NEWS File photo - The Town of Qualicum Beach has approved a recommendation to backpay crossing fees owed to the Island Corridor Foundation, in hopes of a smoother negotiation with the ICF about land use to install a trail. Council moved to stop payments back in 2013.

LETTER – ICF executive director comments regarding Vancouver Island train service ‘disingenuous’

Dear editor,

Dear editor,

In your May 20 issue, ICF executive director Larry Stevenson questions statements made by FORT-VI regarding the recently released government report on the condition of the rail corridor (Debates resume about passenger rail service). His remarks demand a response.

Mr. Stevenson is very familiar with the report and certainly knows it clearly shows in its initial phase a scheduled departure time of 3:16 a.m. from Courtenay, five-hour, 16-minute travel time to Victoria, returning at 10:12 p.m. His reference to shorter travel times would occur only if the rail was upgraded to a phase 2 or 3 scenario, at even higher cost. The report recommends doing so only when ridership warrants it. In fact, the report hints that a train, if one ever returned, could potentially extend only to Nanaimo or Parksville.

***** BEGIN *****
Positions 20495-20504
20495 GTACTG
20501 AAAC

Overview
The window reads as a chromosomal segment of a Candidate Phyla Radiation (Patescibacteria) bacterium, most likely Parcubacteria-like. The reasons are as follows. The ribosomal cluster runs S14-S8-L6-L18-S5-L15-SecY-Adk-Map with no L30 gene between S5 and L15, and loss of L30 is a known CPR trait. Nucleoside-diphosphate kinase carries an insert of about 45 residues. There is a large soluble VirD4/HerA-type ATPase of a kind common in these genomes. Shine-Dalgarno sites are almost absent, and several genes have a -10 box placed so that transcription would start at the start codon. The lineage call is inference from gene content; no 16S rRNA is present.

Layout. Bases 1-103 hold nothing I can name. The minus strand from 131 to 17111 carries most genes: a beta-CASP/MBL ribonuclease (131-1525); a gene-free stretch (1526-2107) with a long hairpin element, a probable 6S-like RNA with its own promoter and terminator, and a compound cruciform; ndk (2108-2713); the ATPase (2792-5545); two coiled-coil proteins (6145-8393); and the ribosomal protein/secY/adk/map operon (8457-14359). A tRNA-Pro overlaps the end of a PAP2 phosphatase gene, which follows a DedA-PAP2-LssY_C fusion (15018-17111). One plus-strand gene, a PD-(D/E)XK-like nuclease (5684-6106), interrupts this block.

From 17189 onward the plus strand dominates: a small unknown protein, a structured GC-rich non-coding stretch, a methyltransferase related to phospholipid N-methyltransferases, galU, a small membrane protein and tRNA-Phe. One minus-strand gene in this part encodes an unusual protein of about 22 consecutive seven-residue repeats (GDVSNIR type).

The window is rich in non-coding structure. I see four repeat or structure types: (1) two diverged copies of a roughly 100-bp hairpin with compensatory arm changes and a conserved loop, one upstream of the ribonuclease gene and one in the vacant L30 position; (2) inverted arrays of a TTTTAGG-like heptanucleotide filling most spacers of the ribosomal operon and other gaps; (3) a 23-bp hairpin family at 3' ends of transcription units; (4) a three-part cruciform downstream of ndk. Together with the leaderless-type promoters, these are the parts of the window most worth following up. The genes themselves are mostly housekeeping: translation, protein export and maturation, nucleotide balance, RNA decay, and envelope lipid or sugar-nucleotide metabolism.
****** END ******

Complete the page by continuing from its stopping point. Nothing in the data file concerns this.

The ridership forecast estimates 10-20 people a day boarding from Courtenay, hardly enough to justify 100s of millions of dollars of taxpayer money.

His reference to the many trails the ICF has ‘developed’ is also disingenuous. Most if not all existing trails on the corridor have been constructed by local governments or service groups.

His hope that trails will “continue up and down the entire Island” is misleading. He knows very well that dozens of places along the corridor – bridges, embankments, rock faces, etc. – cannot accommodate both train and trail. Mr. Stevenson has emphatically stated in public that, where a choice must be made between train and trail, there will be no trail.

The report plainly shows the enormous costs required to reinstate train service make no sense. Besides exorbitant reconstruction costs, substantial ongoing operating subsidies would be required to keep it running, a waste of public money.

Unused rail corridors throughout North America are being converted to trails with demonstrated economic benefits. The E&N corridor needs to be open again with a new and better use.

Jim Smiley,


Comox Valley Record

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